Although bullying is an old problem, it sure seems to have a new face. Starting out as a teacher three decades ago, I tended to tell parents to simply step out of the picture and let their son or daughter face their bullies on their own. That was the advice our parents gave us when we were kids. However, looking back I don’t remember any shootings in my elementary school. I’m pretty sure that we didn’t have gangs on our playground. I know that we didn’t have the Internet.
The Website www.targetbully.com defines bullying as “repeated, unprovoked harassment of another individual in which that individual has difficulty defending himself/herself.” That sounds simple enough, but bullying has changed. For sure, the old school playground and hallway stuff that I remember — as both victim and perpetrator — still goes on, but the Internet has ushered in a whole new breed. While our mothers wisely cautioned us that sticks and stones might break our bones while assuring us that names would never hurt us, “cyber-bullying” has ratcheted everything up with devious attacks on reputations by invisible perpetrators who hide behind the insidious cloak of anonymity that the Web provides.
The Web site www.parentingbook.com presents some troubling statistics:
- 160,000 children miss school every day due to fear of attack or intimidation by other students.
- 85 percent of girls and 76 percent of boys have been sexually harassed in some form, and only 18 percent of those incidents were perpetrated by an adult.
- Young bullies carry a 1-in-4 chance of having a criminal record by age 30.
- One in seven students is either a bully or a victim. Seventy-one percent of students report incidents of bullying as a problem at their school.
- One out of 20 students has seen a student with a gun at school.
Suffice it to say that the digital world has brought bullying to a new level. So how do we address it?
On one hand, my seasoning as an educator makes me reluctant to merely echo the advice that my parents and teachers gave me. At the same time, I often find myself trying to keep the parents from getting overly involved. Maybe that’s because I rarely encounter parents who err on the side of being under-involved.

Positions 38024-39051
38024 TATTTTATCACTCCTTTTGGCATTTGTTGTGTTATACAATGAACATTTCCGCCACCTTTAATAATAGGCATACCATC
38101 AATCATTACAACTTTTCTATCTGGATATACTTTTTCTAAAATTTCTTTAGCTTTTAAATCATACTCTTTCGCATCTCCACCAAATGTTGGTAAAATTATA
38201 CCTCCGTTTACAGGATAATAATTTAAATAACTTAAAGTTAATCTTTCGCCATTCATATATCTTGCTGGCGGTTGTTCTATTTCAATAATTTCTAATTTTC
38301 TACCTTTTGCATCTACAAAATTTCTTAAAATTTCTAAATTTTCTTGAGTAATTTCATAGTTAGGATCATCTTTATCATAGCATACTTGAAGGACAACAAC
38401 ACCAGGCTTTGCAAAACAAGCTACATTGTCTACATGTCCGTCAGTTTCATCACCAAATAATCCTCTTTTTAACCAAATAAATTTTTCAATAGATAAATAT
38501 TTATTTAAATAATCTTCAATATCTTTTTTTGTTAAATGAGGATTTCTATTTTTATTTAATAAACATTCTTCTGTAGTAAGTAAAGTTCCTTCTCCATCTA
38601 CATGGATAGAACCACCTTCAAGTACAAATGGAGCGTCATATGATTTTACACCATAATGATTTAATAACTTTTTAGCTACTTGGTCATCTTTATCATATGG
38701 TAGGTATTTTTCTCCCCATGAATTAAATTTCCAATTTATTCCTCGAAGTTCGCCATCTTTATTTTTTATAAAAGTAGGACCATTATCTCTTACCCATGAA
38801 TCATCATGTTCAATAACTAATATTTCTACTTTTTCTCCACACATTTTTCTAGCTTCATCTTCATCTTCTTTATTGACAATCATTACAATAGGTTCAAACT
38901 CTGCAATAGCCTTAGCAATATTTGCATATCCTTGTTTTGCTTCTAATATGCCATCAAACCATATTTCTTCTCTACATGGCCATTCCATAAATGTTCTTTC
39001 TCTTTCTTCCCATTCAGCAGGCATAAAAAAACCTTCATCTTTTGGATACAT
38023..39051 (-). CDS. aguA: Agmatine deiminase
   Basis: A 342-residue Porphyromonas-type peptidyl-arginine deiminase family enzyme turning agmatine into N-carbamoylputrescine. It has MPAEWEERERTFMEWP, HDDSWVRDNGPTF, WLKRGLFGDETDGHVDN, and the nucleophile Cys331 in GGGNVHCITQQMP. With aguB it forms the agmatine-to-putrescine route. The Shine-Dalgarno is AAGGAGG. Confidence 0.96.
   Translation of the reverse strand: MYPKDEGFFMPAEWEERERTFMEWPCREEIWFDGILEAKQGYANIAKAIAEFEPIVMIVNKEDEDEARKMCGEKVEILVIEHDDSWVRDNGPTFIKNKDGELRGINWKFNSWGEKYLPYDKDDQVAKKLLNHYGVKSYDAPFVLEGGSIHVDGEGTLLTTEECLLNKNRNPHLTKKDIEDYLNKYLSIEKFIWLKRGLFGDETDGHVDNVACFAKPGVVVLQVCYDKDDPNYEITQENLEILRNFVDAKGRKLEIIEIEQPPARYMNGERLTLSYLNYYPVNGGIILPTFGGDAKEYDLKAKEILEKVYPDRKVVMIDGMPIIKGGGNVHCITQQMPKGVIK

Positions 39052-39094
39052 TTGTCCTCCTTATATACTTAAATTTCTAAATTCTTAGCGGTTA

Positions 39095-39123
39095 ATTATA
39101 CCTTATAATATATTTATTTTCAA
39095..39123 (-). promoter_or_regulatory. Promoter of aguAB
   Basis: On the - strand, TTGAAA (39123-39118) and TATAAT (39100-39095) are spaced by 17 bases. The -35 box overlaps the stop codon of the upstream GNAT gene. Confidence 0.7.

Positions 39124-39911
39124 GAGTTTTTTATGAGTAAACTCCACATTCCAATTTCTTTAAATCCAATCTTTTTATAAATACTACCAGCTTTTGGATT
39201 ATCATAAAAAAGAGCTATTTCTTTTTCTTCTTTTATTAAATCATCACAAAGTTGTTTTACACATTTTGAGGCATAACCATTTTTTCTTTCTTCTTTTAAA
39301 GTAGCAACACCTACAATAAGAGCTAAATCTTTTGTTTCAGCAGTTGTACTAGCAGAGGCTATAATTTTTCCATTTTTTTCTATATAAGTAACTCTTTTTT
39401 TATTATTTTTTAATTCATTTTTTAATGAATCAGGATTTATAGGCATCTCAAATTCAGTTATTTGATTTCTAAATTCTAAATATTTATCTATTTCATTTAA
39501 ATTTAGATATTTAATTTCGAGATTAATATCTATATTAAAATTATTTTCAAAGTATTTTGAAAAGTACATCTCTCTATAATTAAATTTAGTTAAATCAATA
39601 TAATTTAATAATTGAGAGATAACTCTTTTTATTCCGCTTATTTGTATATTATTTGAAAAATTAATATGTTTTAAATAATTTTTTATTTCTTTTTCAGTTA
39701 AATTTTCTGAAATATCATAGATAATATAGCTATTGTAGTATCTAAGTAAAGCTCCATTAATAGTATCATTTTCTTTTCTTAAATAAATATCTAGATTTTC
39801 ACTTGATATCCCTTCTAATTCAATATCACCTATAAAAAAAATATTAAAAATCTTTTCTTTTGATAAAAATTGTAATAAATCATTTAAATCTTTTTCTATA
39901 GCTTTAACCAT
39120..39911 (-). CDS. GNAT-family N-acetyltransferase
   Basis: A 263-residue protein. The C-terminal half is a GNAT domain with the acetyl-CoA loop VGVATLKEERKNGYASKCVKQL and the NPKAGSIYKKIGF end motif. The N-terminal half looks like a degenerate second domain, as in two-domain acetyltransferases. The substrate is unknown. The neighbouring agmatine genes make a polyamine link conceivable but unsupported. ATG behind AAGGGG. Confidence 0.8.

I have come to visualize a balance. If the adults step in, take complete charge, and “fix it,” the “fix” tends to result in a short-term bandage. Eventually, the problem will once again rear its ugly head, usually when least expected and often with greater intensity.
Even if we manage to install so many controls that we are successful in stopping blatant bullying, there is the risk that we can inadvertently fuel two problematic side effects: 1) We may drive it underground (or over to the Web) where things can get especially nasty; 2) We run the risk that our children will grow up ill-prepared to handle the many challenges they will face as adults when we are no longer hovering like helicopters to protect them.
If the balance tips to the other side and the kids try to do it all by themselves, a “Lord of the Flies” mentality can form, resulting in an anarchy or gang mentality that creates as many victims as it helps. Hence, there needs to be a balance of kids and adults working together.
Three decades ago at the Hyde schools, we pioneered a concept called “Brother’s Keeper” which calls upon students to interact with and occasionally even intrude upon their peers in order to help each other pursue their personal best. If it has taught me anything, I am convinced of one thing: the “cops and robbers” system we grew up with (cops = teachers; robbers = students) is doomed. While Brother’s Keeper has been forged in Hyde’s two boarding schools in Bath and Woodstock, CT, the real test has been in its transference to our public schools in the Bronx (NYC), New Haven, and Washington DC.
I called some of my colleagues from Hyde’s public charter schools to get their take on bullying. Both schools are justifiably proud of what the Director of High School, Washington DC Ronaldo Murray calls a “culture of acceptance.” (Hyde-DC stands out as one of the few inner city District high schools with no metal detectors at the front door.)
Assistant Head Chrissie Brown chimes in, “While the kids initially see our concept of Brother’s Keeper as snitching, they ultimately realize that they are actually helping each other out. When we adults get purely punitive, we take away their power to practice that.” (We also increase the climate for bullying.) This is not to say that bullying never happens, but as Yvonnia Wise at Hyde’s South Bronx charter stresses, “We must develop both an eye and an ear for bullying even in its smallest form. Both the victims and perpetrators need to know that bullying will be addressed immediately.”
At the end of the day, we need a mixture of Mom’s advice from days gone by combined with a modern understanding of “It Takes a Village.” They can’t do it by themselves. We cannot do it for them. Maybe we can form a partnership that can get it done.
President, Hyde Schools